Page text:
Tissue World Magazine
Alexandra Stuthridge, Technical Business Manager, BioProducts Institute (BPI)

Accrol Papers has confirmed the loss of 89 staff jobs at its UK tissue manufacturing sites.

In a statement the company said: “During the operational review currently being undertaken at Accrol Papers, it has been identified that a number of significant improvements should be made to the operational cost base of the business.

“As a result and with regret, the management has announced a proposed reduction in headcount, totalling 89, across the business.

“A consultation process is underway, which will be concluded within 45 days.”

The company was unable to make any further comment as it is now in a consultation period.

Accrol is a supplier of branded and private label tissue paper products to major retailers in the household sector and to national distributors in the AfH sector.

It manufactures toilet paper, kitchen towels, facial tissues and AfH products from toilet tissue centre feeds to wiping rolls and hand towels.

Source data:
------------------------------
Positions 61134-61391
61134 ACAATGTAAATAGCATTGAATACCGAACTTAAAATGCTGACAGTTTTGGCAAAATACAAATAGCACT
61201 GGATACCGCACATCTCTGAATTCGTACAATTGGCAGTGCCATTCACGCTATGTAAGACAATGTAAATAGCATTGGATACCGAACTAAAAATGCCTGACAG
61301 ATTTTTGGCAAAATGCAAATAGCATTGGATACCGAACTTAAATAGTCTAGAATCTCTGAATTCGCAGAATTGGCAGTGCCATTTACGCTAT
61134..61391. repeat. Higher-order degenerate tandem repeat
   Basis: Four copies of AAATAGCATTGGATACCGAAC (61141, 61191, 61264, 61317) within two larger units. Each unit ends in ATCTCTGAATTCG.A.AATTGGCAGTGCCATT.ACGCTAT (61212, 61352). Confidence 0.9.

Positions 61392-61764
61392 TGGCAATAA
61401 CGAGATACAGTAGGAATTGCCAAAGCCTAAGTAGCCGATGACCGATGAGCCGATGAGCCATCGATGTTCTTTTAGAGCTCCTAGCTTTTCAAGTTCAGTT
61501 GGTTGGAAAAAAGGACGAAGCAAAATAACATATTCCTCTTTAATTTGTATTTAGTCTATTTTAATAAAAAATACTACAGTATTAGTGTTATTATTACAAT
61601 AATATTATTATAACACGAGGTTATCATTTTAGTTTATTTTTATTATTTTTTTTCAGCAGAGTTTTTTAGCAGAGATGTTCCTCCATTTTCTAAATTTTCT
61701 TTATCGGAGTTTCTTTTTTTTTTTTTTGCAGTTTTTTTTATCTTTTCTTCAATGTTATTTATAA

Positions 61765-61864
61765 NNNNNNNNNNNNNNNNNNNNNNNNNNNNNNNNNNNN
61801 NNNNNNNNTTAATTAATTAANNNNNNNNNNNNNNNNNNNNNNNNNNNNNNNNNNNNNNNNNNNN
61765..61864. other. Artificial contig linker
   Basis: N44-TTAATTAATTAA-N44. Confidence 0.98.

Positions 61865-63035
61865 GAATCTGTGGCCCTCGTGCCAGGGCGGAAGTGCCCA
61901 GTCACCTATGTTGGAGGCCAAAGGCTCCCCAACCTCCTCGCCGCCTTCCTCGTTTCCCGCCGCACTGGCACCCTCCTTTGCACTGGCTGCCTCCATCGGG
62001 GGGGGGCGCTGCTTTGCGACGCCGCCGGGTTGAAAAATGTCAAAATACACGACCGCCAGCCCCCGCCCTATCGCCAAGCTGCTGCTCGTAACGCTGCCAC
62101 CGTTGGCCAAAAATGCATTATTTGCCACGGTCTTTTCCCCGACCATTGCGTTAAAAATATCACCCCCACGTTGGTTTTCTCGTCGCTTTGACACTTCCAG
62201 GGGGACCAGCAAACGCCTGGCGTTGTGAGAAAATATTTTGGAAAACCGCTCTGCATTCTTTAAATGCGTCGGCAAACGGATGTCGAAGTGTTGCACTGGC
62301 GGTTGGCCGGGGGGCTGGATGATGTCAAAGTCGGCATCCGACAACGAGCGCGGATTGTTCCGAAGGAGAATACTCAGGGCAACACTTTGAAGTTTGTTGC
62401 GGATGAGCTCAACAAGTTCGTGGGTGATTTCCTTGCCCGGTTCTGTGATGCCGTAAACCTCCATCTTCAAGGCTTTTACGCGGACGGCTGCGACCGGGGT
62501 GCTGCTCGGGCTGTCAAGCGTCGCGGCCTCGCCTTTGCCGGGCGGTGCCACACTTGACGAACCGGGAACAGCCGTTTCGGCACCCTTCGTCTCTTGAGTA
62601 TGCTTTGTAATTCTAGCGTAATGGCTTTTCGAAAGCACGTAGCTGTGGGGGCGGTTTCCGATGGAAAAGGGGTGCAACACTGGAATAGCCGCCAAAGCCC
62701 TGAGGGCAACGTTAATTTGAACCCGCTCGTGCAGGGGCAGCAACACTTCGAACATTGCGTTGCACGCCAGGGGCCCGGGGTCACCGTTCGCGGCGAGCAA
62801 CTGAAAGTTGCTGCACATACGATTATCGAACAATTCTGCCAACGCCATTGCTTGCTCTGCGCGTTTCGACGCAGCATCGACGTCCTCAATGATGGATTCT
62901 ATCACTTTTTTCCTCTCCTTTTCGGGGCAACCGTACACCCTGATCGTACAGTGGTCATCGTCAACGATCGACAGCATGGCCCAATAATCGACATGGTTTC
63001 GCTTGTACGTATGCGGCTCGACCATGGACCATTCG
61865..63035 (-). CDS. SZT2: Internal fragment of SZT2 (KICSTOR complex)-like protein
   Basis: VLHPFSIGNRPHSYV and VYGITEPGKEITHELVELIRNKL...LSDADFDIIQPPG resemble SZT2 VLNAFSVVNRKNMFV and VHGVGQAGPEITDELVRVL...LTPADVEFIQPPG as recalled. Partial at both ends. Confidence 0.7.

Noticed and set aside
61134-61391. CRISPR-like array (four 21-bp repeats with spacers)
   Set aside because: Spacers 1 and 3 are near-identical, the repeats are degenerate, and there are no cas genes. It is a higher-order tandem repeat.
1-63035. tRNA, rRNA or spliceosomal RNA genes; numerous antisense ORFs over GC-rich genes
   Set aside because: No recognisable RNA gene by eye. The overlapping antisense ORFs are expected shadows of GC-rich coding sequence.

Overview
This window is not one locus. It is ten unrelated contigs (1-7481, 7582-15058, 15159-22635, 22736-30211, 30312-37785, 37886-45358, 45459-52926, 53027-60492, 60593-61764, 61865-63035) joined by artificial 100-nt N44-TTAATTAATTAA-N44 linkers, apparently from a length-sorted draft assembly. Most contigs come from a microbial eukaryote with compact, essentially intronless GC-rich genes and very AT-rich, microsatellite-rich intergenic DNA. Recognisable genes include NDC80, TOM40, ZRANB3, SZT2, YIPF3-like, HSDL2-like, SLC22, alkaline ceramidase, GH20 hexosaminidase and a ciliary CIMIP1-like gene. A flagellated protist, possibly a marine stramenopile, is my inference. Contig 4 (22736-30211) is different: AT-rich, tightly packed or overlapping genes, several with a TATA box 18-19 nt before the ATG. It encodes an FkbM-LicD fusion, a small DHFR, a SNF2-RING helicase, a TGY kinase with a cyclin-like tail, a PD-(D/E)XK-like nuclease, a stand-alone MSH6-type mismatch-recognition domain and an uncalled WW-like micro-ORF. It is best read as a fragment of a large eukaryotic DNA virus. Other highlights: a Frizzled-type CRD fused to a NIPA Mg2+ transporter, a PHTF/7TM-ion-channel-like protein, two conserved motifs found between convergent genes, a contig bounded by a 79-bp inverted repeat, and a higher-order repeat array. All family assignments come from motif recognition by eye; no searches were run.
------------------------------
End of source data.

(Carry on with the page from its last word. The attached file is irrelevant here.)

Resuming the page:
In the past three years, it has experienced rapid growth, including the opening of a new factory in Leyland and a warehouse and distribution centre in Skelmersdale.

The business was founded in 1993 by Jawid Hussain and its brands include Softie, Triple Softie, Mega and Handy as well as several supermarket private label lines.

The company has also issued a profit warning and proposed placing to raise funds of £18 million.

Chairman Peter Cheung said: “The past few weeks have been extremely challenging for Accrol and its shareholders, as we navigated our way through industry-wide issues and sought a solution to the group’s short-term funding problems.

“We believe that the business is through the worst and thank all our investors for their patience, during the period of suspension.”

It blamed the profit warning on sudden increases in wood pulp prices and said hardwood pulp prices rose by almost 41% and softwood pulp prices by 14% between January to October 2017.

It said the pulp price rise was due to mill closures in China, longer than expected mill maintenance in Brazil, and increased Chinese demand.